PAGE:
Geany can be configured to launch IDLE’s shell to run the script instead of opening a terminal window. It’s just a matter of going to Build > Set Build Commands and setting the execute command to “idle -r %e” (or “idle3 -r %e” for Python 3).

    1. Interestingly enough, there is mention of autocomplete in the preferences. I am sure I have seen autocomplete offer options from time to time. I also believe there is syntax highlighting.

  6. – Vim with more plugins than you can shake a stick at
    – GNU Screen (trying out tmux, but we’ll see how that goes)
    – A project management system I wrote myself, that silos projects, uses VirtualEnv to manage python deps, and even has project env-vars and loading. Spiritually based on VirtualEnv and VirtualEnvWrapper.
    – Git

    For Vim Plugins, here’s the bare minimum:
    – Vundle (https://github.com/VundleVim/Vundle.vim)
    – YouCompleteMe (https://github.com/Valloric/YouCompleteMe)
    – NerdCommenter (https://github.com/scrooloose/nerdcommenter)
    – Vim-Airline (https://github.com/vim-airline/vim-airline)

      1. Even so, don’t you two still need to have identical quantum states in every atom in your bodies to understand each other’s Perl-fu? Being like-minded is not a guarantee in deciphering a script written by a person in a write-only language.

  7. I’m a windows kind of guy… Tried idle, sublime, notepad++ and visual studio.

    Visual Studio is the best IMHO, notepad++ is also very good. IDLE would be ok, but it’s autocomplete is not strong enough to compete with VS. Watch out with VS17, python support is included in a preview version, but not the mainstream download.

  8. IDLE (and Emacs) do it backwards: they’re an editor that spawns a Python session. ipython does it right: run a temporary editor from within the Python session. You can then set your environment variable to use whatever editor you’d like. (Hint: export EDITOR=vim).

    ipython gets you syntax highlighting, autocompletion, decent help on functions, and readline. It’s totally bearable for most of the interactive stuff you need to do.

    When you want to edit a more complex function or class, ipython’s %ed magic command pulls up an editor to work on it. Hit save and quit, and you’ve got the new definition loaded. When you’ve got things right, %ed and then save the functions out to the module file that you’re working on. (Automagic saves typing the %.) For extra points, write a macro to save the current function out to the module that you’re currently developing, so that when you’re finished editing, saving the finished work is just a keystroke.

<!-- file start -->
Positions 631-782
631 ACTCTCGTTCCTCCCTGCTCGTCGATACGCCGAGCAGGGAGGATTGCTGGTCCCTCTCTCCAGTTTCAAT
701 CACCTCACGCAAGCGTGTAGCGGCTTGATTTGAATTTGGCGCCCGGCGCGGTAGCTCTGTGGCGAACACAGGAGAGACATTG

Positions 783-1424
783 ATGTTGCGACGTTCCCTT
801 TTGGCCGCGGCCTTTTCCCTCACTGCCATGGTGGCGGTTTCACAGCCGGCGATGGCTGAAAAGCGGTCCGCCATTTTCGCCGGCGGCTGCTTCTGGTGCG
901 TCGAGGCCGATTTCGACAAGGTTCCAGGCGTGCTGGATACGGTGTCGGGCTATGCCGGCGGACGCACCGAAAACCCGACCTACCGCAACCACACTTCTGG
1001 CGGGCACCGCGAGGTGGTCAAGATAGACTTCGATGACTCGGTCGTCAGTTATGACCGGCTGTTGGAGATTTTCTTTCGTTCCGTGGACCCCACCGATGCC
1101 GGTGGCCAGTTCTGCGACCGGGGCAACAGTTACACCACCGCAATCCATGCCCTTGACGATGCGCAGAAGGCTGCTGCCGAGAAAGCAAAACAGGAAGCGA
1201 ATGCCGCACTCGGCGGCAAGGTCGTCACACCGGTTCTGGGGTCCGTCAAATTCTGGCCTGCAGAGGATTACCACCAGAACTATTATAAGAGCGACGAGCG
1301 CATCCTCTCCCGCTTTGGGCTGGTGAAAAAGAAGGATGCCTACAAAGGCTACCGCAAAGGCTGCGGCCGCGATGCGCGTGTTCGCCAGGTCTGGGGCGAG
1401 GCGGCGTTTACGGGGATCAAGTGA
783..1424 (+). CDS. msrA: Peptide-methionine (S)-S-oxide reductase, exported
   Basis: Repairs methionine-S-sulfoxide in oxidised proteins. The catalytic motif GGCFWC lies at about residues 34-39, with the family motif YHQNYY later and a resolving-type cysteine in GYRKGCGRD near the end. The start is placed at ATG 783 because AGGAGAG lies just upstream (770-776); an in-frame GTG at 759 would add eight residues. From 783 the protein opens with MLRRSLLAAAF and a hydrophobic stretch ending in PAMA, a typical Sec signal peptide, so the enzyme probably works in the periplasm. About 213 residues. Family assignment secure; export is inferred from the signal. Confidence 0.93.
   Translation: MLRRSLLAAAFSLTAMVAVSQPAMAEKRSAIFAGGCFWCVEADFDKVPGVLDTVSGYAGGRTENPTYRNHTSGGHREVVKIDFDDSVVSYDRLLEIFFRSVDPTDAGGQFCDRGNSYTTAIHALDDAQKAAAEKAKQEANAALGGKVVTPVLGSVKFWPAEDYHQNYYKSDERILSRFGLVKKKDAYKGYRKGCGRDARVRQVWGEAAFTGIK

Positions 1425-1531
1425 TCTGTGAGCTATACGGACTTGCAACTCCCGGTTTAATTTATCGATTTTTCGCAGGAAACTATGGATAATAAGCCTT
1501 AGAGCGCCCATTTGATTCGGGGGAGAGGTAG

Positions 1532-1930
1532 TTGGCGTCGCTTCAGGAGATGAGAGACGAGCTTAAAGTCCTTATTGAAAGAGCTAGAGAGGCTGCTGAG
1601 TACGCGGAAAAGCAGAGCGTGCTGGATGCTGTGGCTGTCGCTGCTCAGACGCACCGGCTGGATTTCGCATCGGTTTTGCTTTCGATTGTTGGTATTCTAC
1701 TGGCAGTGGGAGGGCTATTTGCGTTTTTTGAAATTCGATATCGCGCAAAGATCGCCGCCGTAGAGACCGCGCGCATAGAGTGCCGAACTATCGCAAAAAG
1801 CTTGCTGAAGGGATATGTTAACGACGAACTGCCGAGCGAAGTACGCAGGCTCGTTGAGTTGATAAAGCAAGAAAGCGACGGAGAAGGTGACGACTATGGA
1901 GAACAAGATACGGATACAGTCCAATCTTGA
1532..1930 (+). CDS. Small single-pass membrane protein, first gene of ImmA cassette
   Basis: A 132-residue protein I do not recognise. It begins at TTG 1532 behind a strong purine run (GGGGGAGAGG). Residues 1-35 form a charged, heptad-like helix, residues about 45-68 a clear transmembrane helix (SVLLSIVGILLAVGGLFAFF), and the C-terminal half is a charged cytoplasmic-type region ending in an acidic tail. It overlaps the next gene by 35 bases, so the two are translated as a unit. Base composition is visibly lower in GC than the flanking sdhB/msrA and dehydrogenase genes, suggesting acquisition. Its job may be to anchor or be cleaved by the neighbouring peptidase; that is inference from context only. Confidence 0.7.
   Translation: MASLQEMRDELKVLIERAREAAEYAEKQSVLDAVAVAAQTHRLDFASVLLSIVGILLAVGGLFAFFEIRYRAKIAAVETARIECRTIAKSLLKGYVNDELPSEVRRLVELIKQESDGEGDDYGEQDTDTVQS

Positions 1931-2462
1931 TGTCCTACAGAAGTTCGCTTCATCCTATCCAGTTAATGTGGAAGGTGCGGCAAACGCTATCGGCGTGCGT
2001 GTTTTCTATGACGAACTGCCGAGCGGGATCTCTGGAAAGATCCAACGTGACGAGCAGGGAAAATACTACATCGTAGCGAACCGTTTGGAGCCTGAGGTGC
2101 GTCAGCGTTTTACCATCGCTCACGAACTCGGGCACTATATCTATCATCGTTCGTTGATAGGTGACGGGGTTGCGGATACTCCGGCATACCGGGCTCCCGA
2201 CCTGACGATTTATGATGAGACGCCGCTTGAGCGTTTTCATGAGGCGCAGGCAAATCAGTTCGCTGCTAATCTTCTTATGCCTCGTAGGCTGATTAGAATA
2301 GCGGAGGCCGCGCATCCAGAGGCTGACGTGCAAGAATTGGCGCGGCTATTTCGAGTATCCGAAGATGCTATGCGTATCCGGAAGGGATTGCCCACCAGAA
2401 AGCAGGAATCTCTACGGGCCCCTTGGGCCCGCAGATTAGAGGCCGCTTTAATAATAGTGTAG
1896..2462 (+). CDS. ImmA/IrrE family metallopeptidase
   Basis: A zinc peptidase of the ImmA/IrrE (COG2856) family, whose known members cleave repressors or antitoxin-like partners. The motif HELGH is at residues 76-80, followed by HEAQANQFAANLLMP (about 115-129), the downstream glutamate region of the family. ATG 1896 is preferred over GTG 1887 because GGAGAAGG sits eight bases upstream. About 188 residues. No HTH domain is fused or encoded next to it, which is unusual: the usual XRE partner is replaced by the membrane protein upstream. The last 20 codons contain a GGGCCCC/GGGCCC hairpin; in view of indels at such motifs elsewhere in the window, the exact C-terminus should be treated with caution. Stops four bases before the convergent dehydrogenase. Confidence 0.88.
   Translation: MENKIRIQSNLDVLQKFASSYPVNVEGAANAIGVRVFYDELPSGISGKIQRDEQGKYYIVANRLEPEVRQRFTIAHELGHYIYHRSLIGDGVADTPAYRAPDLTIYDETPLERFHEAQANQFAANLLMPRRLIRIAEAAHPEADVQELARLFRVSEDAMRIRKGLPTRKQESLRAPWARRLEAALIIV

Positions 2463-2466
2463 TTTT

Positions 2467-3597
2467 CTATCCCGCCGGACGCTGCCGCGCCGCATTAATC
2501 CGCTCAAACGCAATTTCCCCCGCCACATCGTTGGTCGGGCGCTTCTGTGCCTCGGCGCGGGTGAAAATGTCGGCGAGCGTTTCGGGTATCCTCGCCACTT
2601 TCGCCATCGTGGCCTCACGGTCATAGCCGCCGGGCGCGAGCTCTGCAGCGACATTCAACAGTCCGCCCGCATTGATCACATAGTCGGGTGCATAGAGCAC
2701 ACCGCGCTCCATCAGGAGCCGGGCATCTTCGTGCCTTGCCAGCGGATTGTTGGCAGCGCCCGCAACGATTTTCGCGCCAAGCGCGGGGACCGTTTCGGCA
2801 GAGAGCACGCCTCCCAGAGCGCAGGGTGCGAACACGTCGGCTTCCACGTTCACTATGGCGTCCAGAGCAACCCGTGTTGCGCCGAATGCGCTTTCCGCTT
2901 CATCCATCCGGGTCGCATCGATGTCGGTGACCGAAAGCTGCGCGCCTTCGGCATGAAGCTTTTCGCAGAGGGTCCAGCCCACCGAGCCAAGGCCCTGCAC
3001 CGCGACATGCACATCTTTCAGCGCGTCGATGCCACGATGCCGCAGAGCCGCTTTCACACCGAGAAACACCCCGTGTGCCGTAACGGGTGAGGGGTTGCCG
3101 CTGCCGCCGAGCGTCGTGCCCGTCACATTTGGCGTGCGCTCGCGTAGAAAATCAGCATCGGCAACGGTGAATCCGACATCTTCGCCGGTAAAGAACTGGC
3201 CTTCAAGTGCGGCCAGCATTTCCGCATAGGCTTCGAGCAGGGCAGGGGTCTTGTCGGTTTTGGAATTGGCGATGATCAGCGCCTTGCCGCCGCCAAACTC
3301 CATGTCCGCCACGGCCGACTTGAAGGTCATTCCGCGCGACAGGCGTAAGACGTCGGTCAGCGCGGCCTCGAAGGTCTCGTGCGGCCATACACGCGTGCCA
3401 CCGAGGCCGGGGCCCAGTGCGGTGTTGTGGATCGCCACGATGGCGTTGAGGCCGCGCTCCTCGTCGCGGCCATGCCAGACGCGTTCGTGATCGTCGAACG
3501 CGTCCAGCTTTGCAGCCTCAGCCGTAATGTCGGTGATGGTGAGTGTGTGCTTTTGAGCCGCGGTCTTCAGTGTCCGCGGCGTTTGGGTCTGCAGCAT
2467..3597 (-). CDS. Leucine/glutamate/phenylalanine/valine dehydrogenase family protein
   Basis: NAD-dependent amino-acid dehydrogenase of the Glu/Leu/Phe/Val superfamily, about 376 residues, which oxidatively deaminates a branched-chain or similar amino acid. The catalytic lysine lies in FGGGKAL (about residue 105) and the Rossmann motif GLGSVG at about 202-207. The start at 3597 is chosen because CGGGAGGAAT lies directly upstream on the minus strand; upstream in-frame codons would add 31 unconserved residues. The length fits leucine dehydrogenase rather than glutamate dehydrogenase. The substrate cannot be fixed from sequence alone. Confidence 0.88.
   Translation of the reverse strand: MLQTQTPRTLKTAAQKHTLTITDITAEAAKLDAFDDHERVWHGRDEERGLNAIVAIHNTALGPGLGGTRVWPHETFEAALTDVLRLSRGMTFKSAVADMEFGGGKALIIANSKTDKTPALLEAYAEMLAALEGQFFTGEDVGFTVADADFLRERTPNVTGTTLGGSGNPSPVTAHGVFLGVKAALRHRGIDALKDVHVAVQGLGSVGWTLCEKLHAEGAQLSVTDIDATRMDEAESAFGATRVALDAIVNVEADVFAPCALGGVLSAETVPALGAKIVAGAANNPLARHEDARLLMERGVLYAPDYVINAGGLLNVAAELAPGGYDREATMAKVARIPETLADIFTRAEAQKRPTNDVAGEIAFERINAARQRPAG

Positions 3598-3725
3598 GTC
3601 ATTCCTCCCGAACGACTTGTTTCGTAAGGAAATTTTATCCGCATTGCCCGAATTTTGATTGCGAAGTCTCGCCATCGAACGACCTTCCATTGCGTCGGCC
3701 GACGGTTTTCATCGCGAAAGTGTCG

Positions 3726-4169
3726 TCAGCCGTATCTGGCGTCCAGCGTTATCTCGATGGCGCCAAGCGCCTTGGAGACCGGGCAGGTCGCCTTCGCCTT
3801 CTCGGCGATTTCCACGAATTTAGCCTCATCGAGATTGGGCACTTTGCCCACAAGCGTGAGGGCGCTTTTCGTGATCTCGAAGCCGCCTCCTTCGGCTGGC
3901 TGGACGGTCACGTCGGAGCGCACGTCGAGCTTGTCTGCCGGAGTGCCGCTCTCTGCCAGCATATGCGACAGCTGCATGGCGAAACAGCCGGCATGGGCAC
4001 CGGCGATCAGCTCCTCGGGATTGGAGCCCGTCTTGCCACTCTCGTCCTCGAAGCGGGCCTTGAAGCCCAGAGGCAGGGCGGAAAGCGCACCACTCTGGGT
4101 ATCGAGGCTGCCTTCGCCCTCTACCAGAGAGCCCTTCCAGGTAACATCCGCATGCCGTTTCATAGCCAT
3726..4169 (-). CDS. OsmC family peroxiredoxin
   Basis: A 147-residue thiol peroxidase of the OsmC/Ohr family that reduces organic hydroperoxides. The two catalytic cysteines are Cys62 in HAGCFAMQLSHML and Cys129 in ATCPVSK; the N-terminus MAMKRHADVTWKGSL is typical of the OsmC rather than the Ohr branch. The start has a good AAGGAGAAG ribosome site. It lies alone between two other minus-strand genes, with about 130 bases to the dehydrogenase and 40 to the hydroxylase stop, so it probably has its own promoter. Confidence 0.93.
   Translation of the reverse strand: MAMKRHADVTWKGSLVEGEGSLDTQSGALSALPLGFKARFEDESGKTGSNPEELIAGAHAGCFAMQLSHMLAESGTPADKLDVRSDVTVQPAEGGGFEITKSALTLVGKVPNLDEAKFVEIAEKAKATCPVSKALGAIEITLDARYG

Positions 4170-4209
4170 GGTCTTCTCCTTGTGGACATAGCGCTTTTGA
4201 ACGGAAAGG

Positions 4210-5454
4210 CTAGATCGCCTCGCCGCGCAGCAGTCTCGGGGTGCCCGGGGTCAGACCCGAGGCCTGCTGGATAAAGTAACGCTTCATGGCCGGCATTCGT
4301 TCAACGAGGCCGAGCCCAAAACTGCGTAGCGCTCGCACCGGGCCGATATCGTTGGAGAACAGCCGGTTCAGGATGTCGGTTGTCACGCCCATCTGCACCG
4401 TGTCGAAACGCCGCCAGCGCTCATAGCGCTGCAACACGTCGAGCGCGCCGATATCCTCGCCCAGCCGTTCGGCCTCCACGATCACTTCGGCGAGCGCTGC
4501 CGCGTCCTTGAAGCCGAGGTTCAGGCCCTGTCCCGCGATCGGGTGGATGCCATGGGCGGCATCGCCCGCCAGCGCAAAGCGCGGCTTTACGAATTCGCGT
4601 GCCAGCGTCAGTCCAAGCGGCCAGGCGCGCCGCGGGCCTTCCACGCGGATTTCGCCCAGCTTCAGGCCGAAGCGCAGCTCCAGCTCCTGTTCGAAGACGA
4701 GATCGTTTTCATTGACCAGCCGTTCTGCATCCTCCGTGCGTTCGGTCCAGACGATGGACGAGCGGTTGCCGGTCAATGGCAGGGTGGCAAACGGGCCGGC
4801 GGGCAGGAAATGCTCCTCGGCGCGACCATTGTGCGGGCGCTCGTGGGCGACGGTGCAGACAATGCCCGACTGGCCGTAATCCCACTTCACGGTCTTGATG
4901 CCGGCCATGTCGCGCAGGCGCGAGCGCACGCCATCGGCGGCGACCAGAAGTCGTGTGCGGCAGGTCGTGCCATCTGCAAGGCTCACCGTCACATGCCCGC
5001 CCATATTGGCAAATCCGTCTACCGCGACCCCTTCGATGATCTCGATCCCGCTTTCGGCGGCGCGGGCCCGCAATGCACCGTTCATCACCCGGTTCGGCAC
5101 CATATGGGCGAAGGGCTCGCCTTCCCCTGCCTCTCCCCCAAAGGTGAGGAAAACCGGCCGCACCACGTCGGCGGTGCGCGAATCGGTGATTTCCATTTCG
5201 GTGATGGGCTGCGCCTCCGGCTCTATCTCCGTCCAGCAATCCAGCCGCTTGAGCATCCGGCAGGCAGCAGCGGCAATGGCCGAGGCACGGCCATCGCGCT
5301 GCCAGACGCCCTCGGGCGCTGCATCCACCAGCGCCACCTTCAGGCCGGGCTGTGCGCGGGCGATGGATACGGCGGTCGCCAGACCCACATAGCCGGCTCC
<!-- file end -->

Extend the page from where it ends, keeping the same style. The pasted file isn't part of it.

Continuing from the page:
Clearing all the cruft that you’ve got lying around from previous explorations is as easy as %run ning the module file.

    The pattern is very REPLy — work and develop the functions within Python, but using Vim (or whatever editor of your choice) for editing, and then save out the good bits once they’re tested and working. This is only bearable for editors that open up quickly, because you’re re-starting the editor with every function edit. Hence Vim and not something bloaty. Maybe if you run client/server Emacs, for instance, this wouldn’t be bad.

    Code, test interactively, edit, test, save, repeat. This workflow is very early-2000s, and all console-based, but it’s served me well for a decade. Meh. Get your IDEs off my lawn!

    I looked into Jupyter when it forked off of ipython. It’s pretty cool if that’s your cup of tea, and the multiple-users-per-session feature looks killer for pair programming. The notebooks idea is great for instructional stuff or demos.

    1. I have been working on a python project and iPython was my interactive of choice with Atom being editor.
      After reading lots of good comments here about PyCharm, I downloaded and run it. First impression is the IDE look more complicated than it ought to be, not to say that it seems slow but maybe it’s because my laptop is slow.
      Nah, I’ll come back to Atom and iPython. Thanks for the tip about ipython %ed editor, never knew that it had. I just thought iPython was a more advanced interactive python interpreter.

  9. Emacs, hands down. Esecially with Org Mode, which allows you to mix documentation and code (literate programming), for when you have to explain what you are doing (to yourself, to others).

  10. I use PyCharm professional edition. I actually purchase the entire suite of Jetbrains tools every year, so I have the full suite of IDEs available to me. I also use almost all of them, so it was a good investment for me.

  11. Totally PyCharm.. A great IDE for python. Love it.

    If forced to say something bad about PyChrm, it would be that it is fairly slow on slow computers, being written in Java.

  12. VIM all the way, there was a time I used emacs with evil mode, but I switched back to vim for the sake of versatility, and the fact that is usable almost everywhere that there is unix or linux system.

  13. For me, my “IDE” is FVWM. Yes that’s a window manager, but it’s how I interact with the text editor windows (vim-qt), terminal sessions (lilyterm) and web browser (Firefox).

    I use this IDE for full-stack development: anything from KICAD PCB design; device firmware in C (including U-boot and the Linux kernel); userspace software coded in C, C++, Python, Perl, etc; database schema development with SQLite3, PostgreSQL; web services in Python, NodeJS, PHP, C, C++; and front-end design with command line, ncurses, Qt and HTML5/JavaScript.

    As an IDE, I find it very general. The desktop page is divided into four quadrants, and I have key bindings that can resize a window to occupy any of those four quadrants, including spanning two or all four. I find if I keep the text lines in the window to about 72-75 characters, I can fit two files side-by-side with no text wrapping. (My laptop at work runs a screen resolution of 1366×768. My home one is 1280×800, which makes this a tad squashed, but not unworkable.)